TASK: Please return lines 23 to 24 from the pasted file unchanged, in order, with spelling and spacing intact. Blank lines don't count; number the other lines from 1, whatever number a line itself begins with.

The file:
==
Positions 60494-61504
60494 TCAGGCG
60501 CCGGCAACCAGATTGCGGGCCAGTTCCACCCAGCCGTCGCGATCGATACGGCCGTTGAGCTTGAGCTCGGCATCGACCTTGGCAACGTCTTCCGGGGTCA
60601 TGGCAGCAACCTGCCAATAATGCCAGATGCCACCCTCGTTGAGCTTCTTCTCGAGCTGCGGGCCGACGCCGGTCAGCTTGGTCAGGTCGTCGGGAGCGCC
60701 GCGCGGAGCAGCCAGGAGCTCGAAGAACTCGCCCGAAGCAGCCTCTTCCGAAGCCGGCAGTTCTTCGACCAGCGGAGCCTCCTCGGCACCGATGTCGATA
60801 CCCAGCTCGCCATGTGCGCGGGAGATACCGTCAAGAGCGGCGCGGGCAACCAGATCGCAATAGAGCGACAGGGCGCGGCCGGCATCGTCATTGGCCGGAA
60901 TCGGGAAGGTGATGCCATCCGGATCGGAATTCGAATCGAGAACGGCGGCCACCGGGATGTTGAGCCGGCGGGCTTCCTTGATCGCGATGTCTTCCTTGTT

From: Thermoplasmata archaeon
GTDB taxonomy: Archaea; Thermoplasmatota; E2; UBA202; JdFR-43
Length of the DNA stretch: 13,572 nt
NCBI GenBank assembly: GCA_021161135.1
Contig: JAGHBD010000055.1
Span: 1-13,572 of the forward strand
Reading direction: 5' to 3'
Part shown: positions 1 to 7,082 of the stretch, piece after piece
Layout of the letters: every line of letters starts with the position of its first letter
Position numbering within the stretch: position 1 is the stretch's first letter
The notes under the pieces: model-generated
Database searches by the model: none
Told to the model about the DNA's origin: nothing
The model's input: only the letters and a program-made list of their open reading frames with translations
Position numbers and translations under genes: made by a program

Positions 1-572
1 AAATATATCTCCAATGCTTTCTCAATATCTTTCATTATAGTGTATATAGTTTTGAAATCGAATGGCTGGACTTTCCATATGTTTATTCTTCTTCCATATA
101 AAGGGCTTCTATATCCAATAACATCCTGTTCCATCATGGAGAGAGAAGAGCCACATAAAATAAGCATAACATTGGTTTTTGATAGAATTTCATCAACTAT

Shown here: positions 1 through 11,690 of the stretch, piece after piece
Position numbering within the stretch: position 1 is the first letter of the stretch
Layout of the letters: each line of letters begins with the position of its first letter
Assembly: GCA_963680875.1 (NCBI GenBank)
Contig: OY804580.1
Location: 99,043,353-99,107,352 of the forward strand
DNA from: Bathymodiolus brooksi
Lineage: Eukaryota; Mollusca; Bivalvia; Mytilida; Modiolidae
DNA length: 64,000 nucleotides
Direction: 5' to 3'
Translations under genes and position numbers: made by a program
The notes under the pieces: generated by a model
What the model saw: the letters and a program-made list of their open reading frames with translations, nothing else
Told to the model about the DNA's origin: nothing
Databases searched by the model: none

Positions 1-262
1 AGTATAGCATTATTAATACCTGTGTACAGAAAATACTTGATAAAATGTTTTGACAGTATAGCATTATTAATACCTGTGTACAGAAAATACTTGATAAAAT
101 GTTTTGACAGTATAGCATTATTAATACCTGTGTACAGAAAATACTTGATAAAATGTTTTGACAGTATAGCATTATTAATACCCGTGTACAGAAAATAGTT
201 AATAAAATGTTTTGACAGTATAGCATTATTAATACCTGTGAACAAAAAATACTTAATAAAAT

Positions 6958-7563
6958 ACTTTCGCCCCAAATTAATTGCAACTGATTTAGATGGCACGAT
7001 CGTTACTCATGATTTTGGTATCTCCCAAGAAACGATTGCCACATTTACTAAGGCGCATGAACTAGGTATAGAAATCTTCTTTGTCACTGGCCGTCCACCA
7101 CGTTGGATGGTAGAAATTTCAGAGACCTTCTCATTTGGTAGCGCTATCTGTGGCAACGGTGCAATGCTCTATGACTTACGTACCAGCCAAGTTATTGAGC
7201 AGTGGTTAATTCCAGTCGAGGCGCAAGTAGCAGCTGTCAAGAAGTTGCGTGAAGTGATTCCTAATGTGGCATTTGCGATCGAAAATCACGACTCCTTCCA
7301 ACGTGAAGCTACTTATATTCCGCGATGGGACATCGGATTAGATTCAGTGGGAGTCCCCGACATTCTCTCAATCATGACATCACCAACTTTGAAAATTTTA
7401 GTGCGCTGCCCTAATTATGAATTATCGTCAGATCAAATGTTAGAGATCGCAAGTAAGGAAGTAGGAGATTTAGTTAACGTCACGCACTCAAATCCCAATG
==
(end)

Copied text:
Positions 1-572
1 AAATATATCTCCAATGCTTTCTCAATATCTTTCATTATAGTGTATATAGTTTTGAAATCGAATGGCTGGACTTTCCATATGTTTATTCTTCTTCCATATA